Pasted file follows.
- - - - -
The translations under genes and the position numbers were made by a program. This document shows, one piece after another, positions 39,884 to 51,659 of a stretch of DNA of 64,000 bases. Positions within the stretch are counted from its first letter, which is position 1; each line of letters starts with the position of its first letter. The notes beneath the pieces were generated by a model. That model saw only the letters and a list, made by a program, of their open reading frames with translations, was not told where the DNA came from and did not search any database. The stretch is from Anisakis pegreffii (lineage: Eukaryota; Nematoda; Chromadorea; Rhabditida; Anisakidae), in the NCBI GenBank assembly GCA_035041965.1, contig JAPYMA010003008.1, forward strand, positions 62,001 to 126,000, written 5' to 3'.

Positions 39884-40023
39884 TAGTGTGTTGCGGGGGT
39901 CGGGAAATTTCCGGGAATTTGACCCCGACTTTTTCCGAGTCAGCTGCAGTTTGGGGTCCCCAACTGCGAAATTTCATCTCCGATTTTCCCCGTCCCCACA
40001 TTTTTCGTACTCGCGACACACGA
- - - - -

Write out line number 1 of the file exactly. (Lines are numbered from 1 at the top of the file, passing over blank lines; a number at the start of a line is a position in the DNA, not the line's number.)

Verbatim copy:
The translations under genes and the position numbers were made by a program. This document shows, one piece after another, positions 39,884 to 51,659 of a stretch of DNA of 64,000 bases. Positions within the stretch are counted from its first letter, which is position 1; each line of letters starts with the position of its first letter. The notes beneath the pieces were generated by a model. That model saw only the letters and a list, made by a program, of their open reading frames with translations, was not told where the DNA came from and did not search any database. The stretch is from Anisakis pegreffii (lineage: Eukaryota; Nematoda; Chromadorea; Rhabditida; Anisakidae), in the NCBI GenBank assembly GCA_035041965.1, contig JAPYMA010003008.1, forward strand, positions 62,001 to 126,000, written 5' to 3'.